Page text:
Participants for the primary human study were identified from a community-based fMRI study of individuals 65 years and older45, who received a detailed neuropsychological and neurological evaluation46 and who were free of Alzheimer’s disease dementia47, mild Alzheimer’s disease48 or mild cognitive impairment indicative of the pre-dementia stage of the disease in this population49. Table 1 summarizes baseline and changes in cognition for the group that progressed to dementia at follow-up (progressors) and those who did not progress (non-progressors) in the following domains: memory was evaluated using the Selective Reminding Test, language was evaluated using the summary Benton Naming Test, visuospatial ability was evaluated using the Rosen Drawing Task, and abstract reasoning was evaluated using the Wechsler Adult Intelligence Scale–Revised similarities. An ANOVA was used to compare between group differences in baseline scores or change scores, covarying for age and sex.
Two tTA inducible responder mouse lines expressing either mutant human APP or tau transgenes were crossed with the neuropsin-tTA line to generate three colonies of entorhinal cortex predominant expressing mice. The inducible tau line (rTg4510) expressing human, four-repeat tau with the P301L mutation (4R0N tauP301L)50 was used to generate the EC-Tau colony. The inducible APP line encodes a mutant, chimeric mo/huAPP695 (swe/ind KM670, 671NL and V717F) transgene51 and was used to generate the EC-APP colony. The EC-APP/Tau colony was generated by crossing the two mouse lines, the EC-APP and EC-Tau mice, and the resulting line was hemizygous at each locus.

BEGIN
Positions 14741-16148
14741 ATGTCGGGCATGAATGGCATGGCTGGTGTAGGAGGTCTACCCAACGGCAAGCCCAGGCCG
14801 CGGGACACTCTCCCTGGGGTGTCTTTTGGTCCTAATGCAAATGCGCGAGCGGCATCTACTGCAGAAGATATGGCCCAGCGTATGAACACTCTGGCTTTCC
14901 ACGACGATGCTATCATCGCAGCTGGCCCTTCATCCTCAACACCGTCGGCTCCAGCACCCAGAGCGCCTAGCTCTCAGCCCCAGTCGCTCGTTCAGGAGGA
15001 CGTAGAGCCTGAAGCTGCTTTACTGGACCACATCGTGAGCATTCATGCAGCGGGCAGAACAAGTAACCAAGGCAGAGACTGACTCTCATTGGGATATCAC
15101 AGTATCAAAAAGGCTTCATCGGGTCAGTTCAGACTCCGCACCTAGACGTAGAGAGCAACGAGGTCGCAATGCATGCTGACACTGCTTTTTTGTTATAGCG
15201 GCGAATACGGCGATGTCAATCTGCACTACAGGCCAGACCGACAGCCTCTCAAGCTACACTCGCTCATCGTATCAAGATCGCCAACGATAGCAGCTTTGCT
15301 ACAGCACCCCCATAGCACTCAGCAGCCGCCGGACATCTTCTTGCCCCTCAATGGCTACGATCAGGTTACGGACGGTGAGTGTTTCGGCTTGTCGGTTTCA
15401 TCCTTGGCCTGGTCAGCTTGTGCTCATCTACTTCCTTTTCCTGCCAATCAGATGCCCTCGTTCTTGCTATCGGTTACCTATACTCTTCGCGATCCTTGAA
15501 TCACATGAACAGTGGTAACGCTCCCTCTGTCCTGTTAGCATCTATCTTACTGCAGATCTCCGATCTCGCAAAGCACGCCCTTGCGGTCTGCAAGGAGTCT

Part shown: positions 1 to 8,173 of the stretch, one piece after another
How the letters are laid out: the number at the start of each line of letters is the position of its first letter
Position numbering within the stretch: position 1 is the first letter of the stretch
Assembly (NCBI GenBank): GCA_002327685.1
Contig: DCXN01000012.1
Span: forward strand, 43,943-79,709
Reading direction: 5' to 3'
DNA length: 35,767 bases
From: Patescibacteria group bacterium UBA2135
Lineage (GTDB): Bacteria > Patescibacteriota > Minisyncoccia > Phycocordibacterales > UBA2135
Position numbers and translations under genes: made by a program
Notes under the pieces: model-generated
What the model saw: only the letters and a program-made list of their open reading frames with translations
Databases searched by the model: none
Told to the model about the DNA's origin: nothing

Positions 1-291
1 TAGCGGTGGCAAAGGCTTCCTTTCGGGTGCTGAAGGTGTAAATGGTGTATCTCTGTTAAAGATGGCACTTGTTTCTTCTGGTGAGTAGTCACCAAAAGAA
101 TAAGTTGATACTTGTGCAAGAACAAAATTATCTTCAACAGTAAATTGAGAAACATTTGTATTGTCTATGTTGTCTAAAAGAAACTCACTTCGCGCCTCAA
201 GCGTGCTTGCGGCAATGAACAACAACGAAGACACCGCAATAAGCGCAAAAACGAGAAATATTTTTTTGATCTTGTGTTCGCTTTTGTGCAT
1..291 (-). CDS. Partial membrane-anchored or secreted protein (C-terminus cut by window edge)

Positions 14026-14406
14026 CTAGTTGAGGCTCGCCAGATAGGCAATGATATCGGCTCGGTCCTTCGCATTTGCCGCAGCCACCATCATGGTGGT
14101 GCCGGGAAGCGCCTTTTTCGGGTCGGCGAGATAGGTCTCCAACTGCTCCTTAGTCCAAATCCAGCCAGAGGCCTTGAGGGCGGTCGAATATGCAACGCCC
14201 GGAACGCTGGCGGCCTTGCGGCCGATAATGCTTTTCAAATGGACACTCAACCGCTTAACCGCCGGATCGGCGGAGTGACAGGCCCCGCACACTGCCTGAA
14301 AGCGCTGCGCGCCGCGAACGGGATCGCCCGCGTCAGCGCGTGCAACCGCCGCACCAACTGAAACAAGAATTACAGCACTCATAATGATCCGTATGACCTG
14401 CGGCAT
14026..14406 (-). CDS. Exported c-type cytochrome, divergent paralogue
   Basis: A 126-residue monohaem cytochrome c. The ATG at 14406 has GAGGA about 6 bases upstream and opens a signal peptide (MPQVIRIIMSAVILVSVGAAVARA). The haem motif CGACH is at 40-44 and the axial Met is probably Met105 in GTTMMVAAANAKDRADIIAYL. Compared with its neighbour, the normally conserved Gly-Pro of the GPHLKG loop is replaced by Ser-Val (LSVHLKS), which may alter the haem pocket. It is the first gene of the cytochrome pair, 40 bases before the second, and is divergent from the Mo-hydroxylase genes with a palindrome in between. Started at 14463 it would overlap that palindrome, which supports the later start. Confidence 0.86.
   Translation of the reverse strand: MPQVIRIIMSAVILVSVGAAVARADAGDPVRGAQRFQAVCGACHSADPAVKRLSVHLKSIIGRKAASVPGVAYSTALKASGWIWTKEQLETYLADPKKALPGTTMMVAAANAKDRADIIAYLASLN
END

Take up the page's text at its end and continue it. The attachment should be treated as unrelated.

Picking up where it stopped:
As previously described52, for the primary human study, images were acquired with a 1.5-T Philips Intera scanner, generating T1-weighted images (time to repeat, 20 ms; time to echo, 6 ms; flip angle, 25 degrees; in plane resolution, 0.78 mm × 0.78 mm; slice thickness, 3 mm) acquired perpendicular to the long axis of the hippocampus before and 4 min after intravenous administration of the contrast agent gadolinium (0.1 mmol kg−1). For the secondary study in young subjects, T1-weighted images (repetition time, 20 ms; echo time, 6 ms; flip angle, 25 degrees; in plane resolution, 0.68 mm; slice thickness, 3 mm) were acquired at 3 T using a Philips Integra 3T magnet.